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Legal notice served to ban un-authorized level crossing

  • Published at 10:57 pm July 17th, 2019
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File photo: The wrecked microbus and the train at a level crossing at Ullapara upazila of Sirajganj following their collision on Monday, July 15, 2019 Dhaka Tribune

Is the railways liable even if the train engine driver cannot be faulted?

A legal notice was served to four persons including the secretary of Railways ministry to disallow un-authorized level crossings across the country.

The notice also demanded a compensation of Tk1 crore and Tk10 lakh respectively for each victims - either killed or injured - in a collision between Dhaka-bound Padma Express train and a microbus at an un-manned level crossing in Ullapara, Sirajganj, on July 15.

The notice also asked the authorities concerned to take steps to bar passengers travelling on the roofs of trains.

Supreme Court lawyer Barrister Humayun Kabir Pallab forwarded the legal notice on Wednesday by mail. He said if necessary steps are not taken within 24 hours, a writ petition will be filed with the High Court.  

The lawyer said, according to the Railways Act - 1890, if any department wants to install a level crossing, it will have to take permission from the Railways authorities.

Un-authorized and unmanned level crossings account for a significant number of deaths and incidents in Bangladesh.

Background

On July 15, ten people, including a newlywed couple, were killed and dozens injured in a collision between the Padma Express train and a microbus at a level crossing in Ullapara, Sirajganj.

The deadly accident occurred near the Ali Ahmed High School at Shahikhola village in the upazila’s Panchakroshi union around 6:30pm, police confirmed.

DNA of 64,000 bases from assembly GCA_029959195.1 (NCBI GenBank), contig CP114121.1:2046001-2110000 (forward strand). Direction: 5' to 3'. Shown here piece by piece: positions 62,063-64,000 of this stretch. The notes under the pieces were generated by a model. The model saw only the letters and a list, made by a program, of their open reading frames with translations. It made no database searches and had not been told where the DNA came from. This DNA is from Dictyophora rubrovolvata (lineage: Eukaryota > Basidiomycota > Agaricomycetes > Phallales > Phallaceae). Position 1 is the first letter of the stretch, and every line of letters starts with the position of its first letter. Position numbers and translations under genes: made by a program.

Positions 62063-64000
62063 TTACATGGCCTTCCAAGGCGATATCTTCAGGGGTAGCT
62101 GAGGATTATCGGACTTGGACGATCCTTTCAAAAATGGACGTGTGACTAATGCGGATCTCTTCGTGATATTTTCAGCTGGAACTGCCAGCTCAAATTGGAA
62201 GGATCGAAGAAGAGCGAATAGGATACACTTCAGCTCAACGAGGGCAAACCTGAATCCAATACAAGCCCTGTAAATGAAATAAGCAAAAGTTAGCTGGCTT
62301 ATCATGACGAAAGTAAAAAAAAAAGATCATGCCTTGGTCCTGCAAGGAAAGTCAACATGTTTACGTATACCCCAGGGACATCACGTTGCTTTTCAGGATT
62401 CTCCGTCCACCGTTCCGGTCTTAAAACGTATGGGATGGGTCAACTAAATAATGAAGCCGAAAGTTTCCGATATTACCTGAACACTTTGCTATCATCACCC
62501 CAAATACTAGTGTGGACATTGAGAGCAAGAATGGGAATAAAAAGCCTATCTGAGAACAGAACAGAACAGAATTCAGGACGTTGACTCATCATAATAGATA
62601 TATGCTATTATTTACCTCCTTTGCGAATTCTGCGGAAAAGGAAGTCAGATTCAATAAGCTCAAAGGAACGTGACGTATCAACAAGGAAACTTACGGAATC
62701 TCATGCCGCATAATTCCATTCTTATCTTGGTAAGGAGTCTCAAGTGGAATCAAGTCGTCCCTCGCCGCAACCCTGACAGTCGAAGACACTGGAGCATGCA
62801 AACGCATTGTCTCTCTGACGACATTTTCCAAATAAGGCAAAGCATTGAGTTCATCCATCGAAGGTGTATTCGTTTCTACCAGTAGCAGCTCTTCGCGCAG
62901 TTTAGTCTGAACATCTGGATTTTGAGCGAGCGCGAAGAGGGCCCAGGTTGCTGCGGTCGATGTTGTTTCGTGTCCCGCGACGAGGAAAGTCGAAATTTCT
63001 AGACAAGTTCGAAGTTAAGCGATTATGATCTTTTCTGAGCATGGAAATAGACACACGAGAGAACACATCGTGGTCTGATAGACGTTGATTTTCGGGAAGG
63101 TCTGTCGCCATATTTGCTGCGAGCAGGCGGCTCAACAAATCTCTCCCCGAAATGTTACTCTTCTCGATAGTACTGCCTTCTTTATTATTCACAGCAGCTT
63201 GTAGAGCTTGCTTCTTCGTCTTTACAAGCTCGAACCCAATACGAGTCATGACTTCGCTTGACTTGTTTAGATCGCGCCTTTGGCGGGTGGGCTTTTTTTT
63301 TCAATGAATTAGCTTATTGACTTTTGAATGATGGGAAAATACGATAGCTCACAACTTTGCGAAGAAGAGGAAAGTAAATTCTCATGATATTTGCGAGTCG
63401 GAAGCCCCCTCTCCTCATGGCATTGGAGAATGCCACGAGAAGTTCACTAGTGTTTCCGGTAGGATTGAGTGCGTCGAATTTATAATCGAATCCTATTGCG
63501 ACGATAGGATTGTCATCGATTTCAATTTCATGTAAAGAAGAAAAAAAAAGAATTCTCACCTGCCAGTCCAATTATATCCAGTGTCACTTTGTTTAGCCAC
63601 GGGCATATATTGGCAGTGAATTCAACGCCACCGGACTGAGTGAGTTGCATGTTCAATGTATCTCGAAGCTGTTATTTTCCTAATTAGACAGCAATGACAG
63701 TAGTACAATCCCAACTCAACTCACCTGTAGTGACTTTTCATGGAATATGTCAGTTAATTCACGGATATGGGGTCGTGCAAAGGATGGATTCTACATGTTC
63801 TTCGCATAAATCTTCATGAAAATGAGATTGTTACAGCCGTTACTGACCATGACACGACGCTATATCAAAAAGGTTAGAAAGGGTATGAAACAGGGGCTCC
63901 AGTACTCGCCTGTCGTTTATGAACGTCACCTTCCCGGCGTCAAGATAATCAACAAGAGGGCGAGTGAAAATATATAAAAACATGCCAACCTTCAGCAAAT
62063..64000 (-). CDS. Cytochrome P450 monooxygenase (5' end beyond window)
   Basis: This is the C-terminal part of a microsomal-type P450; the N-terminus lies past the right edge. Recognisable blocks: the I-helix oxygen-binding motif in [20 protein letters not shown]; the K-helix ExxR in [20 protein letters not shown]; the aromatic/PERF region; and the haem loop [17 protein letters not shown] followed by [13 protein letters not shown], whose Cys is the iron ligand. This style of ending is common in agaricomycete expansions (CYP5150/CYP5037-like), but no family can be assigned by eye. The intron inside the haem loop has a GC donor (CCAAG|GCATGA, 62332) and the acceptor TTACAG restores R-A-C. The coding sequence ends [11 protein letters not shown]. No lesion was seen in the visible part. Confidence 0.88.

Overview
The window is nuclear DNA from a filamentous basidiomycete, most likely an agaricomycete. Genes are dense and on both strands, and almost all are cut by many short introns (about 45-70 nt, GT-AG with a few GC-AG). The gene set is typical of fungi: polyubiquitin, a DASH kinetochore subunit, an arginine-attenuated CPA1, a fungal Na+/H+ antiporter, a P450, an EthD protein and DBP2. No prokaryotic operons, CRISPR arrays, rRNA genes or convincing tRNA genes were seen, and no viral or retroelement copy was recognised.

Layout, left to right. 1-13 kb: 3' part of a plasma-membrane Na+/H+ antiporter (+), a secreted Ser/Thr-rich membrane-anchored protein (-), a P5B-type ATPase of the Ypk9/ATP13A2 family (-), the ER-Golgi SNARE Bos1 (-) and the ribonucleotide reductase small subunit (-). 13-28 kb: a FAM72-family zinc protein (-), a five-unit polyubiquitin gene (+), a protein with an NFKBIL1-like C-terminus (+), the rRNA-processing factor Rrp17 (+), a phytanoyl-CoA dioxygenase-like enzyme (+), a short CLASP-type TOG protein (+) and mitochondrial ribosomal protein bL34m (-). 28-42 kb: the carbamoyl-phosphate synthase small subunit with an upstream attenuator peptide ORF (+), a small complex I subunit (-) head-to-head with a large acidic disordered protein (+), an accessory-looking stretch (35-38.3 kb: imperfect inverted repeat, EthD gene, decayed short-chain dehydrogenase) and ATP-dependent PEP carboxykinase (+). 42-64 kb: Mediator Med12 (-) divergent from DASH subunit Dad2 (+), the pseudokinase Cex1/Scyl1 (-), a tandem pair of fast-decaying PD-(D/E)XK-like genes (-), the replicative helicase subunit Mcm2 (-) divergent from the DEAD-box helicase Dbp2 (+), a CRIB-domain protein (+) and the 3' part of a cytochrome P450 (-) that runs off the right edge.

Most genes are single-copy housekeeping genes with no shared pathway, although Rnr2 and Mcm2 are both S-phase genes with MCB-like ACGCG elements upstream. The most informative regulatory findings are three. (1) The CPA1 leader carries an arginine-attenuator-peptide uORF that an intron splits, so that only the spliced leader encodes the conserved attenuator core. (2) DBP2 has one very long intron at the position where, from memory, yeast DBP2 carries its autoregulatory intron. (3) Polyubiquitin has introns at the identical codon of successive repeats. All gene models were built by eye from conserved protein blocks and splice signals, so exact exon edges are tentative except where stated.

Also Read- 10 killed in train-microbus collision at Sirajganj level crossing


Eight of the 10 victims — seven men, two women and a child — were from one family and killed on the spot after the train collided with the microbus they were on, said Ullapara police inspector Md Golam Mostofa.

He said the level crossing, situated on the north side of the Salap Railway station, had no gates or guards.

Bangladesh Railway’s west zone divisional manager Mizanur Rahman, however, said the microbus driver was at fault for the accident as he had rushed to cross the level crossing even after seeing the oncoming express train.

“Bangladesh Railway is not responsible for this,” he said. “This level crossing is also not under the railway’s jurisdiction. The locals opened this crossing and used it.”

Meanwhile, the West zone railway formed a four-member committee to investigate into the incident. It was ordered to submit its findings within 72 hours, said Mizanur.

This is not the first time that an incident of this nature occurred, so some questions need to be asked. Is there any mandate for manning all level crossings?

In an incident such as this, where the micro-bus driver was reportedly negligent, is the railway administration liable even if the train engine driver cannot be faulted?

The railway administration should have continuous audit of tracks; when new roads come on either side, traffic must be calibrated, adequate infrastructure built, and safety measures put in place.